Despite its bummer of a name, the organizing ethos that’s about to sweep the nation is actually incredibly life-affirming.
In the new show, The Gentle Art of Swedish Death Cleaning (now streaming on Peacock) three experts — organizer Ellinor Engström, designer Johan Svenson and psychologist Katarina Blom — touch down in Kansas City, Missouri, to help declutter the homes (and lives) of clients of all ages. Think: the practical advice of Tidying Up with Marie Kondo mixed with the tear-jerking personal transformations of Queer Eye.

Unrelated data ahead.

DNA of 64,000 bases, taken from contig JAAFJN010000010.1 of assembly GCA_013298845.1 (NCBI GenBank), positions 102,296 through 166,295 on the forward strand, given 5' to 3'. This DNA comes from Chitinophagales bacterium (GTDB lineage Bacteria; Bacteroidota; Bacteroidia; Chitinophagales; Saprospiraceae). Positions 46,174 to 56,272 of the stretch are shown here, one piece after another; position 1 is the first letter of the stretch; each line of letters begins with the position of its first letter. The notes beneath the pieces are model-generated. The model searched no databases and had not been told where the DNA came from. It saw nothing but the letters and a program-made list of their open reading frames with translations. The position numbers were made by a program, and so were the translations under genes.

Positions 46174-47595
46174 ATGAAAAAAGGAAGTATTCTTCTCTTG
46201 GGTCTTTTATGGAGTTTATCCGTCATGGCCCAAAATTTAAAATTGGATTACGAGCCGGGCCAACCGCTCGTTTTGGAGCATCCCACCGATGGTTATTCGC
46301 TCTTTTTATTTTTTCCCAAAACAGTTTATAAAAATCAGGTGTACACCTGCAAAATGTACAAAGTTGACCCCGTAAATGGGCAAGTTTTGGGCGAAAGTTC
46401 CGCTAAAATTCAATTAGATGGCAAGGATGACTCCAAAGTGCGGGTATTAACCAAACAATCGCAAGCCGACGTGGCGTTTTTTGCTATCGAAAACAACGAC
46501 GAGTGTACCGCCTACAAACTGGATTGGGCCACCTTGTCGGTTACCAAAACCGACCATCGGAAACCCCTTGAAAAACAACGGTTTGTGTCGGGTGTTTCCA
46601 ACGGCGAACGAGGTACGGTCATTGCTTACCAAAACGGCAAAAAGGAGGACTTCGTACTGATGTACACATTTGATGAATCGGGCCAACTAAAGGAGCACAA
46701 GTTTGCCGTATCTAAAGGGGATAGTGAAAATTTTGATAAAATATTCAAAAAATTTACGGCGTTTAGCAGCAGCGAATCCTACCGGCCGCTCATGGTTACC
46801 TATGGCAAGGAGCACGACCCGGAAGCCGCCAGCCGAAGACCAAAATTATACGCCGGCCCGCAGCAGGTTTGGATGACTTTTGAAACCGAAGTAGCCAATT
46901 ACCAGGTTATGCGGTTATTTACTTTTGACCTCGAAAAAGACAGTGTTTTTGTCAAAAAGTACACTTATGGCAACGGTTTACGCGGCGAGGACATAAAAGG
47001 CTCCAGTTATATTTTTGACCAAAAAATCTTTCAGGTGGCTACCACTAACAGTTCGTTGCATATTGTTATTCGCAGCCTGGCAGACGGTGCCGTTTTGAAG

But what is Swedish death cleaning, and how is it different from the organizing trends that have come before?
Death cleaning is the process of editing down a lifetime’s worth of belongings in order to not burden your loved ones with all your junk when you’re gone. “It’s about defining what’s important for you in your life here and now,” says Engström. “To do that for yourself, it’s really a gift.”
There’s no need to question if items “spark joy” or to invest in a vast array of clear bins and handwritten labels. And despite the name implying this is a task only for those at the end of their life, the show’s experts say it’s never too soon to start.
Read the entire article at People.com.